Isaiah: God’s Presence and the Believer’s Restoration.

The Book of Isaiah contains eight major divisions. Thus far, we have examined the first five. These include: I. The LORD is the Holy One of Israel (1-12); II. Oracles Against the Nations (13-23); III. The Little Apocalypse (24-27); and IV. Judgment and Salvation (28-35); and V. A Historical Interlude, featuring Isaiah and King Hezekiah (36-39).

The sixth major division of Isaiah features the theme of the Glorious Kingdom of God (40-48). The Prophet Isaiah heralds words of comfort and deliverance to God’s people.

The overall outline is as follows. A. The Proclamation of God’s Presence and Israel’s Restoration (ch. 40); B. The LORD’s Sovereign Power Over History (ch. 41); C. The People and Witnesses to the LORD’s Redemption (ch. 42:1-13); D. The Restoration of Israel (ch. 42:14-44:23); E. The LORD’s Use of Cyrus (ch. 44:24-45:25); F. The Fall of Babylon and Her False Gods (ch. 46-47); and G. A Call to Escape the LORD’s Judgment on Babylon (ch. 48).

Isaiah 40, addresses the theme of God’s sovereign presence and Israel’s restoration. The chapter describes eight attributes of God.

First, God is a God of mercy (40:1-2). He not comforts His people, but He also forgives them of their sin.

Second, God is glorious (40:3-5). It is within these verses that the ministry of John the Baptist is prophesied. John’s ministry will be one of calling the people to repentance and to prepare the way for the Messiah.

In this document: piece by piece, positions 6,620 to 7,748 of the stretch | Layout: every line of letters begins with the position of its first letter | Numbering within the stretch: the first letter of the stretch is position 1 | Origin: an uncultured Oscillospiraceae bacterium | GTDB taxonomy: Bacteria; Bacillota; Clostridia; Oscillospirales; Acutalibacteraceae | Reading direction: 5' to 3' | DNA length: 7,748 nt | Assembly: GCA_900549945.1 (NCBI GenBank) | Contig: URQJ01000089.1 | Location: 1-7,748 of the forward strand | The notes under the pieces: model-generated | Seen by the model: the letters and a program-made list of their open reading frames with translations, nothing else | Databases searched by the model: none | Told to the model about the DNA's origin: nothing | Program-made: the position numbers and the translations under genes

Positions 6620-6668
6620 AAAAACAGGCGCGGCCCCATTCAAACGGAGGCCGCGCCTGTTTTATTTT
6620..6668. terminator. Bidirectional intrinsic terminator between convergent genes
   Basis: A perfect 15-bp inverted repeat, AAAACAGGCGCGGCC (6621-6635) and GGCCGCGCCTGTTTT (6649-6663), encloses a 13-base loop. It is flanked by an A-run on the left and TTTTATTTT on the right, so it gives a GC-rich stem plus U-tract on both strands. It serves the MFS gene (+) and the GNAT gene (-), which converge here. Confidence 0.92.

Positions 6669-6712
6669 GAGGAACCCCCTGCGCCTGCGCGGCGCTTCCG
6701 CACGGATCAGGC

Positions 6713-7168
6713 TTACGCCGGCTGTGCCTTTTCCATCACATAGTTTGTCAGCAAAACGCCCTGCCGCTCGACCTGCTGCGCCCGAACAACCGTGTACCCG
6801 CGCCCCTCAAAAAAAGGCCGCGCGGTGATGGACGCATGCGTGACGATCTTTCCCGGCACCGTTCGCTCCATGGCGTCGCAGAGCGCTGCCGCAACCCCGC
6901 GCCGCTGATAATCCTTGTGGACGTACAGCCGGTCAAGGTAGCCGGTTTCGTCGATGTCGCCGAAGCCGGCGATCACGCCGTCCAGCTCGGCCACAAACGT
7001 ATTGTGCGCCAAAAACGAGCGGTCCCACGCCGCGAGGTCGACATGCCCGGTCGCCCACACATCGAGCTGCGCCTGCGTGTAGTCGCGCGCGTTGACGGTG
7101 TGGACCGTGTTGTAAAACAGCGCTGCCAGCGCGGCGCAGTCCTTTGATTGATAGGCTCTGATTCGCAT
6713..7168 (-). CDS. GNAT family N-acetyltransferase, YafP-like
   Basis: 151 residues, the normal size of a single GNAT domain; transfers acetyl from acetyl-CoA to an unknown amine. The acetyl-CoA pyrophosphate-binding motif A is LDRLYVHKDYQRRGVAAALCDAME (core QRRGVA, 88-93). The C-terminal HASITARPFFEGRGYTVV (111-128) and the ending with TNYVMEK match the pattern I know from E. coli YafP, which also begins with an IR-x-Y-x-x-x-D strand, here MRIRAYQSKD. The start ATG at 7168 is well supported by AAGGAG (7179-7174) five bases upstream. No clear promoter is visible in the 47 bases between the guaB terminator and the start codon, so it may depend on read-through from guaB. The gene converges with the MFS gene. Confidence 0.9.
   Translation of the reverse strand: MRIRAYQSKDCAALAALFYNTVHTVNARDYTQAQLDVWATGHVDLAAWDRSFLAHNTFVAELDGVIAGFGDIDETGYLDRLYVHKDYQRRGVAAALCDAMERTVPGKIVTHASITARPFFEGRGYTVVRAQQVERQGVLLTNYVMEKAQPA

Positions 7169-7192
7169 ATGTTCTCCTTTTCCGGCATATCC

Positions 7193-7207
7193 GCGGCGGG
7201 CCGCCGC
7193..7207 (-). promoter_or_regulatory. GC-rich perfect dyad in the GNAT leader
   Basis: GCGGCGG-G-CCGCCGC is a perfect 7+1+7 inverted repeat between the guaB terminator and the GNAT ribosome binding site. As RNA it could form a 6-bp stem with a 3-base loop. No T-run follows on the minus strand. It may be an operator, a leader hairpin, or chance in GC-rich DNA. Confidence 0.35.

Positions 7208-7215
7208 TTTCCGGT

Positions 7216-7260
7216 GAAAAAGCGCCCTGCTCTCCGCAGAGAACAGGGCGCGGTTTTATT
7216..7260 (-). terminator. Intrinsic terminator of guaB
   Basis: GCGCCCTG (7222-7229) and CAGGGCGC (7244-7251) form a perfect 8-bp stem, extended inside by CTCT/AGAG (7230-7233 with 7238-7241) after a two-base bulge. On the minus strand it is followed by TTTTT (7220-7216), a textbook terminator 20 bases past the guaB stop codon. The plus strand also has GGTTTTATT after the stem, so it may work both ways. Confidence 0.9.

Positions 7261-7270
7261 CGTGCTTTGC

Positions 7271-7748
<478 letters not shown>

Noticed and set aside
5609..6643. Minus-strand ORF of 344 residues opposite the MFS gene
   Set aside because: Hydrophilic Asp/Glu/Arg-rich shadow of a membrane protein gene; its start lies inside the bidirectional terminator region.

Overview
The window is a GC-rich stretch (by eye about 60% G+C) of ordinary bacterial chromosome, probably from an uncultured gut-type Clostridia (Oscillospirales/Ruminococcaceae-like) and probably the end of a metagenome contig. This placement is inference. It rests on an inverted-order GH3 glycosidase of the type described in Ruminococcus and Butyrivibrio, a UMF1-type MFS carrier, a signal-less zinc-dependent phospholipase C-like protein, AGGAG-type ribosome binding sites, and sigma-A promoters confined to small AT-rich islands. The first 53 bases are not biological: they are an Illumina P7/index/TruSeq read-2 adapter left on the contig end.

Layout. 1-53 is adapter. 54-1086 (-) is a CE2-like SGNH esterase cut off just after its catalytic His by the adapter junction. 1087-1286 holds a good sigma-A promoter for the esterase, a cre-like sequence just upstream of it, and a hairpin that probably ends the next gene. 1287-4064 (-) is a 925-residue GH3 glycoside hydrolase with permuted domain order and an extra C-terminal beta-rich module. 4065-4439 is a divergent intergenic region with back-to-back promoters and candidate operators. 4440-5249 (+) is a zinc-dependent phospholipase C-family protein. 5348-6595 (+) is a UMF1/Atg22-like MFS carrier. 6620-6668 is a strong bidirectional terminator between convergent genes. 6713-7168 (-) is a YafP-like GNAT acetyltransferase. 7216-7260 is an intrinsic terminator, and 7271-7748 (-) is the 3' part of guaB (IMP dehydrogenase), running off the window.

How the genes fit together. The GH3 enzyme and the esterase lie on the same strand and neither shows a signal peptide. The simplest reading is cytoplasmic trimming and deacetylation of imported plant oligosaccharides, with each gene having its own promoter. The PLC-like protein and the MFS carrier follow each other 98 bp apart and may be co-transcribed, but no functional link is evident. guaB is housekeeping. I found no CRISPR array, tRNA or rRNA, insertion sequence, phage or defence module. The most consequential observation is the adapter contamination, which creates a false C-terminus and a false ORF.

Third, God is eternal (40:6-9). God’s word stands forever, unlike people, and his people are called to proclaim the message of the Lord’s coming.

Fourth, God is gentle (40:11).  God will treat His people like a gentle shepherd.

Fifth, God is omnipotent (40:10, 12, 26). He is sovereign over all creation.

Sixth, God is omniscient (40:13–14). He is all-knowing. He understands all things and needs no one to counsel or advise him.

Seventh, God is sovereign (40:15–17, 21–24). Isaiah says that all nations are as a drop in the bucket, as dust on the scales to the LORD (40:15–17). Additionally, the LORD is enthroned above the circle of the earth (40:21–22): He spreads out the heavens like a curtain and makes his tent from them. Finally, the LORD rules over all people (40:23–24).

Eight, God is unique (40:18–20, 25). He is incomparable.

Israel’s problem in the 8th century B.C. is much the world’s problem today. Humanity has forgotten God’s wonderful attributes and has concluded that God either does not know them or does not care about them (40:27-28).

God’s promise to Israel then, and the church today, is that if people ask in earnest prayer, God will renew their strength (40:29-31).

Dr. Stephen J. Nichols writes that, “Isaiah 40 may very well be one of the most beautiful chapters of the Bible. From the first words—“Comfort, comfort my people”—to the last words of mounting up with wings like an eagle, this chapter is sheer poetry. If I were British, I would simply say, “Brilliant. No obstacle, however formidable, will ever prevail against Him (the LORD). We must see this in our day. The nations rage. The false gods and idols of our age present themselves. We know all too well our own limitations and weaknesses. Our temptation may be to place our confidence in the wrong place. We may rather foolishly put our confidence in ourselves. We might look to the state, to politics as the solution. That temptation has always seemed to be alluring to American Christians in particular. In the face of such temptations, we must put our confidence in God.”

Read and meditate upon the character of God presented in Isaiah 40. Your strength will be renewed.

Soli deo Gloria!   

  

 

 

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